Underground storage of carbon dioxide could trigger earthquakes

There’s been some talk of storing massive amounts of carbon dioxide underground in an effort to combat global warming. But the law of unintended consequences may have other ideas. “Sequestration” may not be easy to do because of the potential for triggering small- to moderate-sized earthquakes, according to Stanford geophysicist Mark Zoback. “It may not take a very big earthquake to damage the seal of an underground reservoir that has been pumped full of carbon dioxide.”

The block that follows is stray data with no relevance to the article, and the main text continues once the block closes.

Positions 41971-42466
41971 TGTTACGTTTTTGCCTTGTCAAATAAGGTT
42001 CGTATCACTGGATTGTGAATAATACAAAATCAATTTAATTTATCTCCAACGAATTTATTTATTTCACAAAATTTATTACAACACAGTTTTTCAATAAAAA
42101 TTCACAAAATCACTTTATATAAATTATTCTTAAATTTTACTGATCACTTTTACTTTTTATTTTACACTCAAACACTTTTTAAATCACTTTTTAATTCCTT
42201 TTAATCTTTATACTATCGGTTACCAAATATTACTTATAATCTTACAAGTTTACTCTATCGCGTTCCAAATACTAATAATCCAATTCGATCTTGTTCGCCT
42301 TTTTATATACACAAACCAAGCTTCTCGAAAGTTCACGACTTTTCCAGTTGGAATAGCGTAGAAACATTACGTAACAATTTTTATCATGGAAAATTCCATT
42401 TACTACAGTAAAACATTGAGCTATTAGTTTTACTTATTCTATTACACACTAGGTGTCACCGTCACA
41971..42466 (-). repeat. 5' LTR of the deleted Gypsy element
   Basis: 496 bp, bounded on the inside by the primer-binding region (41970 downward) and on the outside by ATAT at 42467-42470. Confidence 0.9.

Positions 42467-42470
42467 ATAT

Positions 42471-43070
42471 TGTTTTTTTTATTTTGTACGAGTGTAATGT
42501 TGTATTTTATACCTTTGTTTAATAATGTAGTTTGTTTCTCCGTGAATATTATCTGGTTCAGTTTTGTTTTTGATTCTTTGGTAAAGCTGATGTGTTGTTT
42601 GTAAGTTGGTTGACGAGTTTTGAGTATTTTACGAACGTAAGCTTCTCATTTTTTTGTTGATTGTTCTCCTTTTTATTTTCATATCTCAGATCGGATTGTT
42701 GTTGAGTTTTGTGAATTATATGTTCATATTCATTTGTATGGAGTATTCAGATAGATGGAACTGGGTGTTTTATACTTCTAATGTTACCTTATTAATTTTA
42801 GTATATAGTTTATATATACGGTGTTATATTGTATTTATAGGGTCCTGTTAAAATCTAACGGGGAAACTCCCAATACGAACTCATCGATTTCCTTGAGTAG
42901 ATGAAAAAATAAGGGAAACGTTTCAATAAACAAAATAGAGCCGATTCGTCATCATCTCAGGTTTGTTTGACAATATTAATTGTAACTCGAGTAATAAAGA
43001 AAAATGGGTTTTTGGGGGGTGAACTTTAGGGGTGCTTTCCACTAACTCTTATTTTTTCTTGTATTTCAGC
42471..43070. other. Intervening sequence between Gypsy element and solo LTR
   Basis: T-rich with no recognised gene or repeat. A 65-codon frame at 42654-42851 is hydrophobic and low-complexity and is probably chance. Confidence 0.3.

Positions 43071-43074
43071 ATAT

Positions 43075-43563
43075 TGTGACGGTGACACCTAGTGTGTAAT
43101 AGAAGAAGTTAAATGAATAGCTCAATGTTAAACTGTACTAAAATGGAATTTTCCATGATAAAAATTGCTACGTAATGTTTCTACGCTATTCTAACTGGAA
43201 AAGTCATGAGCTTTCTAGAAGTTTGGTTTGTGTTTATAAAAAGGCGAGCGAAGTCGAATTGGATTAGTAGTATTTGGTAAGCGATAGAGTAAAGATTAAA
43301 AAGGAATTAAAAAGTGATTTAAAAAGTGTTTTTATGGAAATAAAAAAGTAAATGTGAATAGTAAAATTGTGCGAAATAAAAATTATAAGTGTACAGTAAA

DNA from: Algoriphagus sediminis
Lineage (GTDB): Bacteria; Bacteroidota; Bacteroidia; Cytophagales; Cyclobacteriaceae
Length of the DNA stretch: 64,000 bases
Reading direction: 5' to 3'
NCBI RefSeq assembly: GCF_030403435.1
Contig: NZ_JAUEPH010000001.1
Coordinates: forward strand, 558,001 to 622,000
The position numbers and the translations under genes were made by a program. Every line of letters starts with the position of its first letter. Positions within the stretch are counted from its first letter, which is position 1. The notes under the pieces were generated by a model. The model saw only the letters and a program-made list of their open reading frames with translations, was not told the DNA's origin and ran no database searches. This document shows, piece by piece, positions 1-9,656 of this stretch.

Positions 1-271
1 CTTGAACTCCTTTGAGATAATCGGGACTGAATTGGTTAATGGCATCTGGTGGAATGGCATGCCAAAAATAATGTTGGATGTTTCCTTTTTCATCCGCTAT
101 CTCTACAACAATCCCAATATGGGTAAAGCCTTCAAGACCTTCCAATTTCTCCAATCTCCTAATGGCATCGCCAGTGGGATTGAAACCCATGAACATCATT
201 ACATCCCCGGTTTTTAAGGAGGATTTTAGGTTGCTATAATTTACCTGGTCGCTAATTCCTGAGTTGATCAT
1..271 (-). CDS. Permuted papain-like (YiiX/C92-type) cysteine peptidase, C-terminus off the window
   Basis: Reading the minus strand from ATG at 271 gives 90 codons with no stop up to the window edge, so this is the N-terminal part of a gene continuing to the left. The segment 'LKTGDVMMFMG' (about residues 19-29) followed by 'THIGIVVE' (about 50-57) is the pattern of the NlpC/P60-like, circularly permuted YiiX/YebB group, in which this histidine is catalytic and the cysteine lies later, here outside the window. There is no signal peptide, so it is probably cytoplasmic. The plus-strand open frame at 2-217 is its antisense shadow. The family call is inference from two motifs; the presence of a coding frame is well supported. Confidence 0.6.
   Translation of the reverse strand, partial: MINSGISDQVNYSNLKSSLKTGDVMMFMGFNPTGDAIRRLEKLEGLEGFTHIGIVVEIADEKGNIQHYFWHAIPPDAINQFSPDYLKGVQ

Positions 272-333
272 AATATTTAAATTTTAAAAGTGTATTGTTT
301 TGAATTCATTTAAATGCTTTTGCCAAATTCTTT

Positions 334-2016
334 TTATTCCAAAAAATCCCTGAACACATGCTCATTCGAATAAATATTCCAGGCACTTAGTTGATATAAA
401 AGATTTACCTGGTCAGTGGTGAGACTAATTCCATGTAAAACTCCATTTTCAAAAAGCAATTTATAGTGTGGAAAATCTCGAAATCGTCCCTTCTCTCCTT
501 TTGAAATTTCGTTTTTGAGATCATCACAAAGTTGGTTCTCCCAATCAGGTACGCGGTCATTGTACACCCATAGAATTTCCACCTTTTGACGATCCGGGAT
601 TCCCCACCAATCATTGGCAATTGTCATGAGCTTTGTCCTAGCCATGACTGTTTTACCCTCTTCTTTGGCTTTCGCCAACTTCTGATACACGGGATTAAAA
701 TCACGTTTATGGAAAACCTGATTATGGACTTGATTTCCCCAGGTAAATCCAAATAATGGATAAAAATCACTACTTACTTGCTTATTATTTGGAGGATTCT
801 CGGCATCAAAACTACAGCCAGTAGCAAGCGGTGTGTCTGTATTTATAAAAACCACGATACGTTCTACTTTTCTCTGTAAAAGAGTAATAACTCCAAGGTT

The other complication, Zoback said, is that for sequestration to make a significant contribution to reducing carbon dioxide emissions, the volume of gas injected into reservoirs annually would have to be almost the same as the amount of fluid now being produced by the oil and gas industry each year. This would likely require thousands of injection sites around the world.

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